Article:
You select the Systems Manager OpsCenter action and set a required Severity and an optional Category. The Category is important as it allows you to group together similar CloudWatch alarms. You can use this Action in parallel with any of the other actions. This allows you to update existing alarms with new action and take advantage of centralized viewing of Alarms in OpsCenter.
Figure 2 – Setting parameters for Systems Manager action
Creating the CloudWatch Alarm with AWS CLI
In addition to using the console, you can create the alarm using the AWS CLI. The following command creates an Alarm when CPU > 75% for instance i-123456 and the Ops Item will have Severity 1 and Category of Perf.
aws cloudwatch put-metric-alarm --alarm-name cpu-mon --alarm-description "Alarm when CPU exceeds 75%" --metric-name CPUUtilization --namespace AWS/EC2 --statistic Average --period 300 --threshold 75 --comparison-operator GreaterThanThreshold --dimensions Name=InstanceId,Value=i-123456 --evaluation-periods 2 --alarm-actions arn:aws:ssm:us-east-1:123456789012:opsitem:1#CATEGORY=Perf --unit Percent
Creating the CloudWatch Alarm with AWS CloudFormation
You can also use AWS CloudFormation to create the alarm:
CPUAlarm: Type: AWS::CloudWatch::Alarm Properties: AlarmDescription: Alarm when CPU exceeds 75% AlarmActions: ["arn:aws:ssm:us-east-1:123456789012:opsitem:1#CATEGORY=Perf"] MetricName: CPUUtilization Namespace: AWS/EC2 Statistic: Average Period: 300 EvaluationPeriods: 2 Threshold: 75 ComparisonOperator: GreaterThanThreshold Dimensions: - Name: InstanceId Value: "i-123456 "
Viewing the OpsItem
You can see that I’ve created the Alarm and it has been set to alarm state due to high CPU utilization.
Figure 3 – CloudWatch alarms that are In Alarm state
All of the OpsItems created from alarms have a source of CloudWatch Alarm. This allows you to organize and view them separately from other OpsItems. You can view summary counts for each Category in the AWS Systems Manager Explorer. You can see the newly created OpsItems alongside existing OpsItems from EC2. You can customize widget layout in explorer through the Actions drop-down.
Figure 4 – Open OpsItems grouped by Category
Clicking on the link beside CloudWatch displays the list of OpsItems that were created when the alarm went into alarm state. Select one of the OpsItems to view the details of the Alarm. There is a lot of information in the OpsItem and we will be focusing on the Related Resources and Runbooks areas. For more information on other aspects, consult the OpsItem documentation.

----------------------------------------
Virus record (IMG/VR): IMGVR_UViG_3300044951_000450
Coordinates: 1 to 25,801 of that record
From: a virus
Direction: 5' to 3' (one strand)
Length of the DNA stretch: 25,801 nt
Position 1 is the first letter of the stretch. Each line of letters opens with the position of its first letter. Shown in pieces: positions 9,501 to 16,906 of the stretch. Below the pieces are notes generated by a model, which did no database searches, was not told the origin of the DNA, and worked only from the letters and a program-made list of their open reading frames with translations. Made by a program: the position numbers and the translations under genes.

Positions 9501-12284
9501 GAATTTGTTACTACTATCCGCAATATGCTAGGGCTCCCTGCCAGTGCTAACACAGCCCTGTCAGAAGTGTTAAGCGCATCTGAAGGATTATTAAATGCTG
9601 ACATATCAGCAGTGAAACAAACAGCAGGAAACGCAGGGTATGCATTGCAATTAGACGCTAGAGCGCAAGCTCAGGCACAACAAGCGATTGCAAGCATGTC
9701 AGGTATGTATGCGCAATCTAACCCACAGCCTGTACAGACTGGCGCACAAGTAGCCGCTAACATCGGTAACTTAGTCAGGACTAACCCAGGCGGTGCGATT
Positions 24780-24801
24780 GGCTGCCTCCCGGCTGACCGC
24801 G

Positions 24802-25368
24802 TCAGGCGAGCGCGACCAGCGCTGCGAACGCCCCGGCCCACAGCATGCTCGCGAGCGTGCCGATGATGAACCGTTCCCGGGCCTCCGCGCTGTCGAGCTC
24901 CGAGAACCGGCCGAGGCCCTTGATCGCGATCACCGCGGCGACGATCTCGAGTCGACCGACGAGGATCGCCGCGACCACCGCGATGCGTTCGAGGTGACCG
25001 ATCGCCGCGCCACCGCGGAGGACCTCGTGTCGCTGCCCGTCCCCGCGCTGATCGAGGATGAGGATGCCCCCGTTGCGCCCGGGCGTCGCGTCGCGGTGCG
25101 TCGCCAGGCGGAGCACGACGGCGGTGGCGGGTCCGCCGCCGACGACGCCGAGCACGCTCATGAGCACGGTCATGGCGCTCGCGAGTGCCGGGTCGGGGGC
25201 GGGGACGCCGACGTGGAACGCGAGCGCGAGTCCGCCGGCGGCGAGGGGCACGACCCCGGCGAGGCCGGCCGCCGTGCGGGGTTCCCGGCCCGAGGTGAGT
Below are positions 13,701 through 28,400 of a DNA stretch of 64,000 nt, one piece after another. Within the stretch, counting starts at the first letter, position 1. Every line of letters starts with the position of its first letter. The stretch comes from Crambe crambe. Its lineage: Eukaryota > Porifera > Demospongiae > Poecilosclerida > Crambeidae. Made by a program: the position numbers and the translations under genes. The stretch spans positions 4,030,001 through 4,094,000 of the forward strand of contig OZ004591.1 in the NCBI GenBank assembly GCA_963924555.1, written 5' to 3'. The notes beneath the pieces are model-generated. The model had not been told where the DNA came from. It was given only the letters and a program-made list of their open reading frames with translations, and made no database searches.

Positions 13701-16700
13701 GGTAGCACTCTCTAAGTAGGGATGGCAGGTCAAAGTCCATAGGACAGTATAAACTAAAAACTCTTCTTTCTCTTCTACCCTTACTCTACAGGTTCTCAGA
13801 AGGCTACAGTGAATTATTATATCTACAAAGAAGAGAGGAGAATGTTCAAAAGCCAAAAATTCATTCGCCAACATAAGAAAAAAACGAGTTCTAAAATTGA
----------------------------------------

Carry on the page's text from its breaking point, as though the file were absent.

The OpsItem has the triggering alarm and the monitored resource related resources. This allows you to click on either resource to investigate why the EC2 is showing high CPU usage.
Figure 5 – OpsItem details and related resources
Viewing CloudWatch Alarm through the OpsItem
The OpsItem has included most of the information that is available from the CloudWatch Console and uses many familiar widgets. If you have a composite alarm, then all details of the child alarms will also be included, and if you are using advanced metric features such as anomaly detection of metric math that will also be displayed.
Figure 6 – Viewing CloudWatch Alarm metrics from the OpsItem
You can view the history of the alarm. This is helpful when the alarm is flopping and the dedupe process is combining frequent triggers.
Figure 7 – CloudWatch Alarm History
Remediating the issue
By examining these details, we determine that the EC2 instance has been using a large amount of CPU and we want to vertically scale the instance. We change tabs back to the OpsItem details and can find a runbook for resizing the instance.
Figure 8 – Selecting a Runbook
Select AWS-ResizeInstance, select Execute, and then enter details for the automation.
Figure 9 – Specify the parameters for a Runbook
The runbook that is running will appear in the OpsItem and you can monitor its progress.
Figure 10 – Runbook automation status
With the runbook completing successfully, you can set the status of the OpsItem to Resolved. If you are interested in investigating other similar issues, you can view the Similar OpsItems section.
Figure 11 – Viewing Similar OpsItems
With this blog post, you’ve seen how to create an OpsItem in OpsCenter when a CloudWatch alarm occurs. This allows you to view items for all your CloudWatch alarms in one central location through the AWS Systems Manager Explorer. From the Explorer, you can drill down on specific alarms to investigate and remediate the alarm. While I’ve focused on a single use-case for monitoring an EC2 instance for CPU performance, you can take these principles and extend this to any service or application that provides CloudWatch metrics.
About the author
Michael Heyd is a Solutions Architect with Amazon Web Services and is based in Vancouver, Canada. Michael works with enterprise AWS customers to transform their business through innovative use of cloud technologies. Outside work he enjoys board games and biking.